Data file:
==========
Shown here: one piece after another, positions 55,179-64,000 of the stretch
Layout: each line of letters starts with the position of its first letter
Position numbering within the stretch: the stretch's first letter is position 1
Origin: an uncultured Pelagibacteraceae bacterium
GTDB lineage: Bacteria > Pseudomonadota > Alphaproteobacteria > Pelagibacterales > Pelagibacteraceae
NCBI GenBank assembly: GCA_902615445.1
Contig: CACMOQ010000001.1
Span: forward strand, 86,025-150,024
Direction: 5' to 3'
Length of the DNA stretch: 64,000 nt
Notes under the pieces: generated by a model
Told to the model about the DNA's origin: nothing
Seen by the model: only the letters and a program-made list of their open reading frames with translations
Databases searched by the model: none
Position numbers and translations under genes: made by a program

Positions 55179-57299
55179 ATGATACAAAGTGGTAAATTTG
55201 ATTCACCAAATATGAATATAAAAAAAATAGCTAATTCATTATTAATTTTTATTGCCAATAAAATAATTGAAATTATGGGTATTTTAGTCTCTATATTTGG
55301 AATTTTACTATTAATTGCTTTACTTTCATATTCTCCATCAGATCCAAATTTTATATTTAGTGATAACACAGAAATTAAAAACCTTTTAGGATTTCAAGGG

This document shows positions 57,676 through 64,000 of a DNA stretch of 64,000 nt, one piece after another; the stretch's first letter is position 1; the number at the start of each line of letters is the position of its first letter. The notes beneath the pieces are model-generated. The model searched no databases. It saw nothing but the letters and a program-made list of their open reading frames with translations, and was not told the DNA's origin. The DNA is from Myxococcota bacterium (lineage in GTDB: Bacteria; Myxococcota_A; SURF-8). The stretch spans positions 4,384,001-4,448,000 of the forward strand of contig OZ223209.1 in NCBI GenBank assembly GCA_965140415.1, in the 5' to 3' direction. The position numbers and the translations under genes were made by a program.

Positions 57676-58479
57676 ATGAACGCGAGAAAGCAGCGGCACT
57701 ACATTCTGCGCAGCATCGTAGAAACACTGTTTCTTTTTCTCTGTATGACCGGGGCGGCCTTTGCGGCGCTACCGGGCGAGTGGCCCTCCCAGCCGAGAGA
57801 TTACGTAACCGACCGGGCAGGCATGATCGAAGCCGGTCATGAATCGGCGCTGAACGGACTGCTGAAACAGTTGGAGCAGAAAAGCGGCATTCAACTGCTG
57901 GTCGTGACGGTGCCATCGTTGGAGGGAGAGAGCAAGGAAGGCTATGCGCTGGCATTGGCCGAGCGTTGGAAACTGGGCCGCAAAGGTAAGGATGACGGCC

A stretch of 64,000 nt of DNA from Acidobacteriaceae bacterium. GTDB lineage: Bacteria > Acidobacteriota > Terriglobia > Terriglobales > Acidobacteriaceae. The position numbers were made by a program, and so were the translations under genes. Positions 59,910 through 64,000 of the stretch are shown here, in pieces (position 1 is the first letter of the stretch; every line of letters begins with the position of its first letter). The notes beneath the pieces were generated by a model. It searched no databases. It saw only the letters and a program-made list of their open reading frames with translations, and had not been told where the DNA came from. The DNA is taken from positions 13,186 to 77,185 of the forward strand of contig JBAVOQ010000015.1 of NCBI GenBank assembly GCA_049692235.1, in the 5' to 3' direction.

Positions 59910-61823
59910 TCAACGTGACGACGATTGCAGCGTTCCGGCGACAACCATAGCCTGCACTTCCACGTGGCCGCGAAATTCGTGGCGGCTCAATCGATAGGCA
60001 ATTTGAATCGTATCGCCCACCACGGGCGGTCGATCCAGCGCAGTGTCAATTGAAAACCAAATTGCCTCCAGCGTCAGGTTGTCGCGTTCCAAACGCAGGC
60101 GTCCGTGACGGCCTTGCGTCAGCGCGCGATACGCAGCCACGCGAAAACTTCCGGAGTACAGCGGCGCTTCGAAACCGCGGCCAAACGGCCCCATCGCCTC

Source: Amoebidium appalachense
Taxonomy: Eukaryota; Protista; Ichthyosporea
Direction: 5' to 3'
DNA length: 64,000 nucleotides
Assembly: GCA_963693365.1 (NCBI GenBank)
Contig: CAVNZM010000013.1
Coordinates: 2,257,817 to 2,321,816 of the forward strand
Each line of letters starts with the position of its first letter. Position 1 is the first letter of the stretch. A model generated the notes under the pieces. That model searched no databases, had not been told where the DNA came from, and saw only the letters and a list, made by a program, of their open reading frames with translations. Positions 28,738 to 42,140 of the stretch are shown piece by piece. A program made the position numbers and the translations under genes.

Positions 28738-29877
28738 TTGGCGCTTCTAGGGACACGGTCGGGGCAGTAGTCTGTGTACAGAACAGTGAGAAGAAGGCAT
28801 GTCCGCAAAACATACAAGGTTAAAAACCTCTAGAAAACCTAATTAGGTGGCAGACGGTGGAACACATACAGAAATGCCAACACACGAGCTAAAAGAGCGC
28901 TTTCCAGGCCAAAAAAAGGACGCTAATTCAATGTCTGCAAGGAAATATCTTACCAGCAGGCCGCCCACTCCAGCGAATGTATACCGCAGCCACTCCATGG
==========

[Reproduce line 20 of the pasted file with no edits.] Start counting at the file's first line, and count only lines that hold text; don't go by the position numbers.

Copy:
This document shows positions 57,676 through 64,000 of a DNA stretch of 64,000 nt, one piece after another; the stretch's first letter is position 1; the number at the start of each line of letters is the position of its first letter. The notes beneath the pieces are model-generated. The model searched no databases. It saw nothing but the letters and a program-made list of their open reading frames with translations, and was not told the DNA's origin. The DNA is from Myxococcota bacterium (lineage in GTDB: Bacteria; Myxococcota_A; SURF-8). The stretch spans positions 4,384,001-4,448,000 of the forward strand of contig OZ223209.1 in NCBI GenBank assembly GCA_965140415.1, in the 5' to 3' direction. The position numbers and the translations under genes were made by a program.